An experimental type of gene editing known as ‘prime editing’ can correct mutations that cause cystic fibrosis in human cell lines and organoids in the lab, shows research from the Hubrecht Institute in the Netherlands.
While this research is very early stage, it shows that this kind of gene editing could potentially be used to create treatments for individuals with cystic fibrosis and other similar inherited diseases in the future.
“We have for the first time demonstrated that this technique really works and can be safely applied in human stem cells to correct cystic fibrosis,” say the researchers.
Prime editing has hit the headlines in recent years due to its potential for creating treatments for genetic diseases. The method involves fusing a type of Cas9 enzyme to a reverse transcriptase enzyme and combines it with a prime editing guide RNA that can identify the site being targeted and provide information to replace the faulty DNA with a functional sequence.
Cystic fibrosis is one of the most prevalent genetic diseases affecting around 30,000 young people in the U.S. with around 1000 new cases diagnosed each year. Symptoms are caused by a defective CFTR protein that makes sweat and mucus thicker than normal and affects the lungs and gastrointestinal system. Although mitigation treatments have improved, there is no cure for cystic fibrosis and people with this condition have a significantly reduced lifespan, usually not living beyond around 44 years.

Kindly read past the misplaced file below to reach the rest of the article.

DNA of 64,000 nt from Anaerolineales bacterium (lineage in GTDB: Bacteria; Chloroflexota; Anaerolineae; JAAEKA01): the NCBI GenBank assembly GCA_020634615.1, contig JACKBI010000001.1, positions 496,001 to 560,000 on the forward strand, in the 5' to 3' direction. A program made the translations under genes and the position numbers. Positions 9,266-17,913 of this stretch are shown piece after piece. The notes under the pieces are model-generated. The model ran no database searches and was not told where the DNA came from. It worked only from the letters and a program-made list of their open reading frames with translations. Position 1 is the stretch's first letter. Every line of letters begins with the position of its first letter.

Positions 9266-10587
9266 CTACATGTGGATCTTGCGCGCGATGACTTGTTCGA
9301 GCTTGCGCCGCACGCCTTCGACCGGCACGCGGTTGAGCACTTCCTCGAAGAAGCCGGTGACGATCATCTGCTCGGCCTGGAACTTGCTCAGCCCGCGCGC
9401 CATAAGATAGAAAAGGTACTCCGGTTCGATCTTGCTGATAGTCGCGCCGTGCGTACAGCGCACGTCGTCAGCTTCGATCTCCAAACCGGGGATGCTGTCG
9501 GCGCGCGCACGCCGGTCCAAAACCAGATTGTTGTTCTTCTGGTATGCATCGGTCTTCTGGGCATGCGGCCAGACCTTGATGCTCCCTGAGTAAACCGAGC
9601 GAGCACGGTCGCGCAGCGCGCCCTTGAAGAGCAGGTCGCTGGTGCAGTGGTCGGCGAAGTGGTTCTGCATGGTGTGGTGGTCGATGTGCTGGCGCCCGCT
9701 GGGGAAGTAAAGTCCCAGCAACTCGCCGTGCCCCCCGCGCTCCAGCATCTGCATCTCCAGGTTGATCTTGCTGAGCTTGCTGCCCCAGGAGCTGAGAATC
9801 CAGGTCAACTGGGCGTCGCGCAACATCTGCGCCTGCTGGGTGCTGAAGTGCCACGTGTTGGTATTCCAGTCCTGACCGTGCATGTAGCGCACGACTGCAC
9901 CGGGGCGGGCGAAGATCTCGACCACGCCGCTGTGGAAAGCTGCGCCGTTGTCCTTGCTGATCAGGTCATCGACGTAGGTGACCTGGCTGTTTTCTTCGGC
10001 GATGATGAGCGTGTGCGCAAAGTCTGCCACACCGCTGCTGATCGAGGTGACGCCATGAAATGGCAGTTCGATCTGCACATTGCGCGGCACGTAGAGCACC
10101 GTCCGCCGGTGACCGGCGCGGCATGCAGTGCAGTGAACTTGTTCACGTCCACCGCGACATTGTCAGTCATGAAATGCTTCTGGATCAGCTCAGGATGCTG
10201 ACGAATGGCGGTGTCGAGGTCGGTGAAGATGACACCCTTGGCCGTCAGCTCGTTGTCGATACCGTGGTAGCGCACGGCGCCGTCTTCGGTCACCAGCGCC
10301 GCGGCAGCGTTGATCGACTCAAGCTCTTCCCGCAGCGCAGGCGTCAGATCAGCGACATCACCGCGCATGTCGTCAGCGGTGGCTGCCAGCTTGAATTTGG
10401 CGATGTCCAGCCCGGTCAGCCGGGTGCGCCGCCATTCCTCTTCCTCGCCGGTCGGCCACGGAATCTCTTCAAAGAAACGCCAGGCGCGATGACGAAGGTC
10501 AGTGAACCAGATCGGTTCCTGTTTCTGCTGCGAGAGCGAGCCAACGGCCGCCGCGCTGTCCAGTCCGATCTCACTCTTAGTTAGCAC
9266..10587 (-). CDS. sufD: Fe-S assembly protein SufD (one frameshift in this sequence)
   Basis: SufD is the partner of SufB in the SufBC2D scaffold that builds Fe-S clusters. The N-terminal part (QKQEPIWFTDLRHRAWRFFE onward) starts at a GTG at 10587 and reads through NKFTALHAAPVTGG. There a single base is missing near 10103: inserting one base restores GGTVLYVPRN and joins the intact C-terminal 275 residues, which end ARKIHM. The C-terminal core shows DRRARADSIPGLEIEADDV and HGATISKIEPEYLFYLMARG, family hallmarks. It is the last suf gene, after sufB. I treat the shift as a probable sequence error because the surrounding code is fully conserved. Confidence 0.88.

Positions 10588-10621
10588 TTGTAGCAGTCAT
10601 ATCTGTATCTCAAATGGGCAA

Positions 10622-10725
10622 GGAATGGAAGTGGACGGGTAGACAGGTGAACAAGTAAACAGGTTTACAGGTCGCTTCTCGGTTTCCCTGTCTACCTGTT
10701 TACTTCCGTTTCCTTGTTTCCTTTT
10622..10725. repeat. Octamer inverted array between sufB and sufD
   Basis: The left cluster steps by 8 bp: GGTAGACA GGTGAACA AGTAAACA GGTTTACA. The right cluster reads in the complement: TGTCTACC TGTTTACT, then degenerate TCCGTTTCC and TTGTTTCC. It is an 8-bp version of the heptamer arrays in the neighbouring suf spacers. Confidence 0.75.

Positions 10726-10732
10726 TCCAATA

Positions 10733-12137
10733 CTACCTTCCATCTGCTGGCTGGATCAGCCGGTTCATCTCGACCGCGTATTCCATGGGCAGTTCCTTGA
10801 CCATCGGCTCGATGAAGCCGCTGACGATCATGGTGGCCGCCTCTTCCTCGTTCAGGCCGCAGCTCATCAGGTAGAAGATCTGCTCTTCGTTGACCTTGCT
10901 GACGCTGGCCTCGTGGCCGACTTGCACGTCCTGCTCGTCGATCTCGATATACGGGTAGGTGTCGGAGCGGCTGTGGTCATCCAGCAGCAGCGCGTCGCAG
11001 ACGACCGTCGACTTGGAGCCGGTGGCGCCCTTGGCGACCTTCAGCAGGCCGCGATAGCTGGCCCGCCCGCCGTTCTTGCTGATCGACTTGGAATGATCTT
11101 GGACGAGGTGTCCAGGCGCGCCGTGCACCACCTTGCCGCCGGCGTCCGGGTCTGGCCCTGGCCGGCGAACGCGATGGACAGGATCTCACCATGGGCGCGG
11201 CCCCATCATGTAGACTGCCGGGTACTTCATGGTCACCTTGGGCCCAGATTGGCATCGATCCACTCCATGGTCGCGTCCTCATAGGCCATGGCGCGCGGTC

Gene therapy has been tried before for treating cystic fibrosis, with limited success. CRISPR-Cas9 has previously been used in the lab to correct CFTR gene mutations in cell lines and organoids, but there are known limitations to this technique such as the risk of unintended damage to other areas of the DNA.
Prime editing is essentially the next generation of CRISPR gene editing and is more precise. In this study, which was published in the journal Life Science Alliance, the researchers used a nickase-cas9 fused to a reverse transcriptase to repair common cystic fibrosis mutations in colonic and hepatocyte organoids in the lab.
The team tested if the editing had correctly repaired the gene defect by adding a substance called forskolin that causes healthy CFTR channels to swell. “We applied prime editing to the mutations, after which the treated organoids demonstrated the same response as the healthy organoids: they became swollen. That provided us with proof that our technique worked and replaced the mutated DNA,” says Maarten Geurts, a researcher at the Hubrecht Institute and first author on the publication.
While editing efficiency varied, no off-target effects were observed in the cells and organoids used. “In our study, prime editing proves to be a safer technique than the conventional CRISPR/Cas9. It can build in a new piece of DNA without causing damage elsewhere in the DNA. That makes the technique promising for application in patients,” says Maarten Geurts, a researcher at the Hubrecht Institute and first author on the publication.
The technique needs to be refined before it could be used in humans, but definitely shows promise for the future. “Prime editing is a versatile tool that can be used for disease modeling and clinical repair of most types of disease-causing mutations in human adult stem cells. Yet, it will require further improvement to allow widespread use as a technique for mutational modeling and for gene repair,” conclude the authors.